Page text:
Epiphone Zakk Wylde Les Paul Review -Electric Guitar

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Epiphone Zakk Wylde Les Paul

There is a sizeable pool of Gibson devotees everywhere (regardless if they own one) who look up to the Epiphone copies simply because the latter brand name was commissioned to propel Gibson`s distinction. Through personal experiences, we often note that many Epiphone solid body makes contain blatant inadequacies (intended or otherwise) which often demerit the manufacturer`s goodwill. This write-up isn`t about rallying Epiphone dissent, instead it attempts to address matters pertaining to a guitar`s forte/ deficiencies which constitute an appreciation process. Ready?

Construction/ fit/ finish

Gibson`s meticulous finish often leaves an auditioning shopper awe-struck due to its organic nature & sheer class. The Zakk Wylde LP in question suffers from a lackluster finish but in due fairness, it wasn`t meant to impress in this department considering the economic philosophy of the brand name. On a similar note, it is clear that the finishing process employ a masking method of sorts as there is a clear demarcation of finished & unfinished areas- if you don`t already know, this LP is one of the very few models to feature a bare neck rear. The issue here is the lack of meticulous completion; there are marks of sloppy slip-offs & smudges in the areas of the headstock & body-neck joint.

Nevertheless, the fittings, be it the woodwork or the hardware are superb, less the input jack which is a little loose.

Playability/ tone

As stated above, the immediate difference between this LP & others in its family is the bare neck rear. This is definitely a bold departure from the Gibson tradition but a worthy playability enhancement, not being a cosmetic make over per se. It`s an open invitation for non-Epiphone fans to try out this guitar. As this model is an adaptation of a Gibson Custom, the neck profile remains substantially chunky in all registers. Fortunately, the jumbo frets here make playing effective, despite the early onset of lethargy (for most of us, not all).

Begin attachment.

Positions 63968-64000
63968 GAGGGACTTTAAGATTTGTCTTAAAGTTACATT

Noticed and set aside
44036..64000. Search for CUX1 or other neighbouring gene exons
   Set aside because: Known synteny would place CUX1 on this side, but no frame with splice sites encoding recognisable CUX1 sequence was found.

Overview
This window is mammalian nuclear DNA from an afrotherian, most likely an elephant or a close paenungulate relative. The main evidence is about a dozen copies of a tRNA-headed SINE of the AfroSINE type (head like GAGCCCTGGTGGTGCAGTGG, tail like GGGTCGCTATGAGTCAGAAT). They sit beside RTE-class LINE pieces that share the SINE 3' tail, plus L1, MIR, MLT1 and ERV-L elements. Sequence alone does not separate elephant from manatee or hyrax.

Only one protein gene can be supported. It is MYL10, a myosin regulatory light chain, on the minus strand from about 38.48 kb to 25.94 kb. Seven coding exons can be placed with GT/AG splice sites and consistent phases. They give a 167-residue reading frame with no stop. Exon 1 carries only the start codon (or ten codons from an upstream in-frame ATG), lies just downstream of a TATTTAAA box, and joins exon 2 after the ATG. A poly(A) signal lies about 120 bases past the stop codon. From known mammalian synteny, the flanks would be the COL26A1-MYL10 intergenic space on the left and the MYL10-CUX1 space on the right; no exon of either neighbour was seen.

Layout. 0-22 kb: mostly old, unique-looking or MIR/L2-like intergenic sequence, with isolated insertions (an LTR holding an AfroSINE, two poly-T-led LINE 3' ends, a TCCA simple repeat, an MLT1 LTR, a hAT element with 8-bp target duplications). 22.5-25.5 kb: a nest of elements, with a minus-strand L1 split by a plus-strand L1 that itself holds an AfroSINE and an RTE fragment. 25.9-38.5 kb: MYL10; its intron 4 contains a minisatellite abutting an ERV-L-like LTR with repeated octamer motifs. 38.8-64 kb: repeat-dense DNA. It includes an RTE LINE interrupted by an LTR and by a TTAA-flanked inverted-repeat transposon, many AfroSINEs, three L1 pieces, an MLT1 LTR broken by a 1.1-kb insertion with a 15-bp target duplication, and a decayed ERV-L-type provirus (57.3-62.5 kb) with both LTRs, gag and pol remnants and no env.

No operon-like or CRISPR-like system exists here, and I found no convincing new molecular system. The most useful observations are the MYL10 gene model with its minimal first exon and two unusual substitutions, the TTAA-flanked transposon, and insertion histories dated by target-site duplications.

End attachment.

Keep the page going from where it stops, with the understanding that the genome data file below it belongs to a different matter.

Ardent Wylde fans will be upset to know that the twin humbuckers featured here are EMG`s passive models, the HZ (H4). The overall voicing predictably departs from the super raunchy tones of a typical active unit. Surprisingly, these are the very darlings of this guitar as they keep excessive top end responses in check while not sounding too generic. The HZ pickups deliver outgoing driven tones very well while manifesting more than adequate bottom end to appease bass-note peddlers out there. The guitar is then detuned intentionally to assess its darker, deeper voicings- it passes with merit.

The overall mass of this guitar is acceptable both sitting down & strapped on but inclines towards the hefty side. Despite the manufacturer`s specification of a mahogany body, it isn`t as massive as its Gibson counterpart, which leaves us wondering whether there is actually a mahagony material beneath that `bull`s eye` finish. There are countless Epiphone LPs which feature alternative body wood types despite the catalogue`s claim of being preferably mahogany, but let`s give this guitar the benefit of the doubt.

Last say

Should you buy a Zakk Wylde guitar? No, you shouldn`t. If you do, you are satiating your personal adoration for the player, whose product association very much dictates the (excessive) price of this guitar. Considering that this guitar is a wholesome player, the correct proposal should be: Should you invest in this guitar?

This reviewer is of the opinion that it is a worthy investment & should be deemed a reputable guitar per se & not because it`s a good product by virtue of the endorser`s backing. Let`s hope that there will be subsequent Epiphone models that feature a maple neck like the one fitted to this LP. It`s contribution to tonal clarity is rather influential.

Buyers who wish for a faithful Epiphone recreation of a Gibson make should not despair with the compromises manifested by the former brand name; it`s primarily about cost cutting. However, it is assuring to know that Zakk Wylde actually plays this Epiphone version & found its performance on par with his wants.

Have fun and I hope you've found this guide useful. If you've learned something or you have further clarifications, feel free to drop us an email. We'll love to hear from you!

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